Southern Stories
Feb 26/13

Storm Damage: Rebuilding a Loved Home Posted by: Kerri Jackson Case | 0 Comments

Our house turns 50 this year, and the old broad is looking pretty good for her age. We hadn’t intended to fall so completely in love with her. She’s kind of high maintenance.

She was built well from the start and loved well by those who’ve lived here. We’re only her third owner. Funny thing about this house though, she seems to own all of us, rather than the other way around.

In April of 2011, some terrible storms and tornadoes that killed at least seven people came through our neighborhood. Fortunately, we were not hurt, but our poor house took a beating when a tree fell through the back half of it. And so we began a 400-day adventure (yes, we counted) involving insurance companies, lawyers and contractors that the Greeks could turn into a mighty fine play.

The day after the tree fell, we were standing in our back yard staring at it because that’s just what you do when an enormous tree is where part of your house used to be. A couple appeared in our backyard and introduced themselves. He grew up in our house, and his parents were the original owners.

His wife grew up in the row of houses behind ours. They used to blink flashlights back and forth at each other from their windows at night. They were devastated by the destruction. His late mother absolutely loved this house.

I’m not sure what happened to us in that moment, but there was a shift in the tectonic plates of our hearts. This was no longer just a shelter to us. It was our home. We promised we would rebuild. We told him we loved the house too, and we really meant it.

The difficult thing about repairing and rebuilding a 50-year-old house is where to stop. Do you refinish all the hardwoods since you’re already doing most of them? Do you freshen up the paint on the front, since you’re already painting the back. At some point, you have to just quit fixing things or you’ll bankrupt yourself $250 at a time.

This is made worse by the fact that apparently, five decades ago, no one standardized anything. You can’t just replace a door or window. It must be reframed or custom ordered. Everything is just slightly off from what is sold now. And no two anythings are the same anywhere in the house.

Simple tasks like rekeying all the exterior doors involved a locksmith, two carpenters, a painter and at least 42 conversations where the contractor explained to me the difference between circles and ovals. Having done fairly well in Kindergarten, I found it slightly insulting. These discussions usually ended with me saying something like, “I understand the problem here. It’s been thoroughly explained to me. What I’m paying you for is a solution to my problem.” This was never a popular response.

This is why the fireplace did not get finished to my desired specifications. What I presume to be the original doors are still in place. They are brass. They are tacky. I hate them. (Click here for a quick DIY on sprucing up your tacky brass mantle!)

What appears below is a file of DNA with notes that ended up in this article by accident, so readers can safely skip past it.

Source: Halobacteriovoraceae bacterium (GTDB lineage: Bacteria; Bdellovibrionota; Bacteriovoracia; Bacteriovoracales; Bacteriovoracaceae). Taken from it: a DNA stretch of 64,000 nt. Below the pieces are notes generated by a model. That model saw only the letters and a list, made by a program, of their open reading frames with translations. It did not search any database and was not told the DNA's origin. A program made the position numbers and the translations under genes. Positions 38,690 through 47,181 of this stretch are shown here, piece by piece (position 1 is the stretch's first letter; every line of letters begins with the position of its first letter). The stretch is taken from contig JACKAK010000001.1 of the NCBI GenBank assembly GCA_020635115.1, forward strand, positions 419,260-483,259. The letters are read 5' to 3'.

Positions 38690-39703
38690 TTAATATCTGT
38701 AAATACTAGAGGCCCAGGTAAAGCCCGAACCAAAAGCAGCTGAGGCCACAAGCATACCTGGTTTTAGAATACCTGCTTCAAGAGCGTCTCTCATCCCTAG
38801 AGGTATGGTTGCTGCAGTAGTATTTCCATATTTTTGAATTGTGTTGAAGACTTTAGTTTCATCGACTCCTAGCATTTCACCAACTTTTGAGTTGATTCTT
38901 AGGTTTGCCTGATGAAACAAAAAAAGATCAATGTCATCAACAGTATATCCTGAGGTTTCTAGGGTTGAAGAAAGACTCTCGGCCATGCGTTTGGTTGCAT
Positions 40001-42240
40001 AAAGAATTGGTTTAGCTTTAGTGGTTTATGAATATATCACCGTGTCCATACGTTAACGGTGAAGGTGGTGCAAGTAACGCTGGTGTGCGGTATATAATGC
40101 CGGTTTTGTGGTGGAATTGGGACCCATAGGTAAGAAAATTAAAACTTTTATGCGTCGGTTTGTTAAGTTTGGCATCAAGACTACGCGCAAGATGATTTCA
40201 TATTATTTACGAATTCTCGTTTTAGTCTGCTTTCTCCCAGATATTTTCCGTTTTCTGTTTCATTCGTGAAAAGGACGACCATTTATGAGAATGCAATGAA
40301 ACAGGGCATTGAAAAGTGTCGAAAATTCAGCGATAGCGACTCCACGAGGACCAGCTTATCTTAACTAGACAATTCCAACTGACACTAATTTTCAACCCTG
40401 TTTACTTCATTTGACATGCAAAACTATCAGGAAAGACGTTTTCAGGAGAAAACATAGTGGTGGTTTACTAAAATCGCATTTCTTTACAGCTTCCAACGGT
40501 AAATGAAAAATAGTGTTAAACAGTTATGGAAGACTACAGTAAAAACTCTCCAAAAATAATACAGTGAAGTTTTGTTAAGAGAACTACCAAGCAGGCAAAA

The second owners of the house built a beautiful mantle by hand. We met them when our children ended up on the same soccer team. His wife told us behind where it’s hung, in a small opening in the brick, is a tiny time capsule with all of their names. We couldn’t remove the mantle. It’s part of the story of our house’s people.

Our house’s people didn’t just show up metaphorically, they showed up in person. I’m told on a couple of occasions, the original owner, an ancient man now, came by to check on the rebuilding progress. He reared his children here and has great respect for the place. He would bark at the workers to mind their business because, “a family lives here.”

When they repainted the walls of the living room, they painted the brick and mantle. I asked to replace the fireplace doors. Our contractor didn’t like that idea. “I mean, I could replace the doors. But, you see, to get the old doors off and the new doors on, I’ll have to turn the entire house upside down and rearrange all your cabinets. That could take three more months.” I’m paraphrasing.

I don’t actually remember what he said, but the upshot was the doors stayed. They stayed and looked terrible. So I went to my neighborhood paint store for some help. Turns out, you can paint brass.

The end result is so much cleaner and more polished. I don’t cringe every time I walk through my living room. It’s really remarkable how big a difference such a small change can make in the look and feel of a room.

It’s funny to me how attached I’ve grown to this house. Before now, I never really cared where I lived. A house was a shelter, just a place to keep the rain off, nothing more.

Maybe it’s because we’ve been through so much together. Maybe it’s because she never stopped looking proud even when she was so deeply wounded. Maybe it’s because she’s difficult and quirky and has some signs of age. Maybe it’s because we’re her family now. But we love this house. Truly. Madly. Deeply.



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